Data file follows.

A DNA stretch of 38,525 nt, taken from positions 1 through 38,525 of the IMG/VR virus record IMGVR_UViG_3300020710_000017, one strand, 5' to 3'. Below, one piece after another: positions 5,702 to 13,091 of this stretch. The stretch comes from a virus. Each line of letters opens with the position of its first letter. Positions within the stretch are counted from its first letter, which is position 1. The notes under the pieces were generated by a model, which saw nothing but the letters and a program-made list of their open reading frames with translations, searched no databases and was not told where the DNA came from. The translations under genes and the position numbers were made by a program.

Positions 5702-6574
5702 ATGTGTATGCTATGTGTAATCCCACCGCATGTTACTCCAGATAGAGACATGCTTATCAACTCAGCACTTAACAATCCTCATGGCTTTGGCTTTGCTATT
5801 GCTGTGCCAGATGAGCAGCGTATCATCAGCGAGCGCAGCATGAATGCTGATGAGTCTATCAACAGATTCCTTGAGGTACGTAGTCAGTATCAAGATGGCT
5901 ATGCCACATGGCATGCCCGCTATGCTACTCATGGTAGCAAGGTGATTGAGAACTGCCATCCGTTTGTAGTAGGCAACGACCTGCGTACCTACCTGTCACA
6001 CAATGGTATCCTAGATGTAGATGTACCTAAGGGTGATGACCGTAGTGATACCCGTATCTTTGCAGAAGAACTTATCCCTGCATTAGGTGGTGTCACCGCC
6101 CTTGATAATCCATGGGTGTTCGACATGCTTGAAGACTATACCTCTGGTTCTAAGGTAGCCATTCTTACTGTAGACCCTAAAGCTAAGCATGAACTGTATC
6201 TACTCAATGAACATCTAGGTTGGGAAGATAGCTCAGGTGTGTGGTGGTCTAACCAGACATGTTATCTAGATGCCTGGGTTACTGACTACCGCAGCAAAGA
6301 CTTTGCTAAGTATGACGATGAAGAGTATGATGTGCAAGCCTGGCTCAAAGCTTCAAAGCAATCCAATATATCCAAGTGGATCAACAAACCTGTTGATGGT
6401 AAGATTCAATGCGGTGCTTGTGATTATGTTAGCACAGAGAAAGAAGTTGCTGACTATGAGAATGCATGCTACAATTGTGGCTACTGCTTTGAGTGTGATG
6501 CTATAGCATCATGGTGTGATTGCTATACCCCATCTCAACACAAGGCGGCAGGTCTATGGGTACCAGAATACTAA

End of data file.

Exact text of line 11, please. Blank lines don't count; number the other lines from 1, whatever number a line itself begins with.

6501 CTATAGCATCATGGTGTGATTGCTATACCCCATCTCAACACAAGGCGGCAGGTCTATGGGTACCAGAATACTAA